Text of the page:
History Of Indoor Games, History of games
The History of indoor Games can be credited to the great Household games inventor - John Jaques the third. Read about Playing Cards, Draughts, Snakes and Ladders, Pub games, Table games, Cribbage and Dominoes.
The phrase "History of indoor Games" and "Parlour Games" conjures up cozy Victorian scenes of extended families amusing themselves with musical interludes and the playing of card games, board games and chess. Classic games such as Happy Families, Tiddley-Winks, Ludo, Snakes and Ladders - games still so familiar today that few people can recall their origin, or indeed believe that any one person invented them! One person did, John Jaques II.
History of Cards
Card games were co-created with playing cards themselves and may have been invented by the Chinese when they began shuffling paper money into various combinations. Though where and when cards originated is uncertain, China does seem the most likely place to have invented cards, and the 7th to the 10th century the earliest probable time playing cards appeared.
The history of English playing cards dates probably from the mid 15th century, the first documentary evidence of their existence in this country occuring in an Act of Parliament which, upon the petition of domestic card makers, prohibited the import of foreign cards.
A board game appeared called "Draughts" in Great Britain. it was was discovered in the ruins of the ancient city of Ur in modern day Iraq.
This board game dates to about 3000 B.C. Checkers as we know it today has been around since 1400 B.C. In Egypt, a similar game was called Alquerque.
Chess originated in Persia and India about 4000 years ago. A very early form of chess was called Chaturanga, a four handed game played with dice.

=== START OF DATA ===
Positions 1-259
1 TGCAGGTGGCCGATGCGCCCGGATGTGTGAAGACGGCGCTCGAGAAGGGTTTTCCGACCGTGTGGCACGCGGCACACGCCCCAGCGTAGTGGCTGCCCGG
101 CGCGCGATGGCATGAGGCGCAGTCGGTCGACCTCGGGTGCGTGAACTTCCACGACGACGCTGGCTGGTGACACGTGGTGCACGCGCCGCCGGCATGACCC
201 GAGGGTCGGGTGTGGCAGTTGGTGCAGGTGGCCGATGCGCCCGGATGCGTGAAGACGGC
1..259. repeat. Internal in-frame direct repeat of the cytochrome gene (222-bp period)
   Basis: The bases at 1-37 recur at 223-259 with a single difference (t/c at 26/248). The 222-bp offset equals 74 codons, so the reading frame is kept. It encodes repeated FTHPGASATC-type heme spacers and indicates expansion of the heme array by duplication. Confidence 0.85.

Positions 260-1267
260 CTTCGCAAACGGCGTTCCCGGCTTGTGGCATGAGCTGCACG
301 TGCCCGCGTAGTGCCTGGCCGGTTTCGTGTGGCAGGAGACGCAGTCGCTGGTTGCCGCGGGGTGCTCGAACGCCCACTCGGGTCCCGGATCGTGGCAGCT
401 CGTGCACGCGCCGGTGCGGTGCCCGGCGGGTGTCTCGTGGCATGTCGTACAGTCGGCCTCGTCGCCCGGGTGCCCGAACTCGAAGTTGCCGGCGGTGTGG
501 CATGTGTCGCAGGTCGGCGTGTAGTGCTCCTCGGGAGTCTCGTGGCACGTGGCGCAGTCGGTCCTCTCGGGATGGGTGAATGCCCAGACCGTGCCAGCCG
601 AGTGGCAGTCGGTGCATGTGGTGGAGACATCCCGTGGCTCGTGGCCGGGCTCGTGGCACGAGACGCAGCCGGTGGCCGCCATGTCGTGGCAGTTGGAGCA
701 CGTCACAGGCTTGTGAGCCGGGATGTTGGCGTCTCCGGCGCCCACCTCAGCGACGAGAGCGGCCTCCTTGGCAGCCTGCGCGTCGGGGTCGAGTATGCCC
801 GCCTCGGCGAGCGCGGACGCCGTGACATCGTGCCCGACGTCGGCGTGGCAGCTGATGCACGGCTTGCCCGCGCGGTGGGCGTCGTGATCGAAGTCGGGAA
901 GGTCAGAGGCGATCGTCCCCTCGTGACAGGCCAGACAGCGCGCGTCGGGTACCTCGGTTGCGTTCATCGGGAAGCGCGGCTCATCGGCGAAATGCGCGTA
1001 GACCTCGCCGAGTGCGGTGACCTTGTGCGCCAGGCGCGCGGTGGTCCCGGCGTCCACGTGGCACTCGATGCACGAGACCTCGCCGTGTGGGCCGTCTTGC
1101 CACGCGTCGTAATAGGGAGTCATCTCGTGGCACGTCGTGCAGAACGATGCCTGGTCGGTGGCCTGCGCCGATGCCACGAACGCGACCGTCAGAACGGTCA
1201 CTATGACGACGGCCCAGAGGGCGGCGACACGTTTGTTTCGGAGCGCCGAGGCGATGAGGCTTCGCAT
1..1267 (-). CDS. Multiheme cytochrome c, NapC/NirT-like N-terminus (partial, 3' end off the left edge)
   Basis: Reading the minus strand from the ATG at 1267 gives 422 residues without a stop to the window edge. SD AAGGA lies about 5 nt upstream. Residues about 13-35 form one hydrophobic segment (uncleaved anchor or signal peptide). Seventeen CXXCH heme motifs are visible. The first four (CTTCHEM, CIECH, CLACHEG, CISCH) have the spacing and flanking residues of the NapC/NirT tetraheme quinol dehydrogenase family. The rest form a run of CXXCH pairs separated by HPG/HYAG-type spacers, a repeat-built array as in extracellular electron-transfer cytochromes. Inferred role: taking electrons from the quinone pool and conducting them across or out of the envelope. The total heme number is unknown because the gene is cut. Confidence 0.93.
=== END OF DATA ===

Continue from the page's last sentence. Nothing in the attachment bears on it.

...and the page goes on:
Chess pieces were carved miniature elephants, horses, chariots and foot soldiers.
Modern Chess as we know it today is about 2000 years old.
The Persians and Arabians called the game Shatranj. Chess and cards were introduced to North America by Christopher Columbus.
Cribbage is a card game invented in the early 1600s by the English poet and courtier, Sir Richard Swiveller.
The word "Domino" is a French word for a black and white hood worn by Catholic priests in winter.
The oldest domino sets date from around 1120 A.D. Dominoes, as most of the Western world knows them, however, appear to be a Chinese invention. The name of the inventor cannot be traced.
The History of Dominos
The game appeared first in Europe in 18th Century Italy, possibly in the courts of Venice and Naples. Although domino tiles are clearly of Chinese inheritance, there is debate over whether the game played by Europeans was brought by the Chinese to Europe in the fourteenth century or, in fact, was invented independently.
The history of table games discussed in this website include Carrom from Asia, the Billiards family including Snooker and the American derivatives, Pool and Carom Billiards, the Shovelboard and Shove Ha'penny family and the table-top versions of Skittles, Indoor Quoits and Bagatelle.
The history of English pub games and other unabashedly traditional English pastimes: Dominoes, Cribbage, Quoits, Shove Ha'penny, Billiards and Snooker, Skittles, Darts and a few splendidly eccentric extras for good measure like Ringing the Bull and Aunt Sally.
John Jaques' son was the ingenious mind behind most of these indoor pursuits, inventing Happy Families, Tiddley -Winks, Ludo, Snakes and Ladders - and developing a very large demand for dominoes, draughts and backgammon, all of which the company produced. While JJ One (as the family refer to him) will always be recognized for his major contribution to chess, the subject of a subsequent chapter, the son was undoubtedly his father's equal in imagination, craftsmanship and enterprise.
Tenniel's memorable drawings of Mr Bun the Baker, Mr Grits the Grocer and so on, are at the heart of children's enjoyment of Happy Families. It was John II's foresight to commission him at an early stage in his career. Tenniel would later become Sir John Tenniel as a result of a truly illustrious career as chief cartoonist of Punch. Tenniel, of course, also brought Lewis Carroll's Alice's Adventures in Wonderland so vividly to life.
History of Patchesi Board Game
John II's (John Jaques the second) originality and business acumen were rewarded with the Freedom of the City of London in 1869. This was richly deserved, for this same man who lightened long evenings with new and clever indoor pursuits also taught the world to play croquet.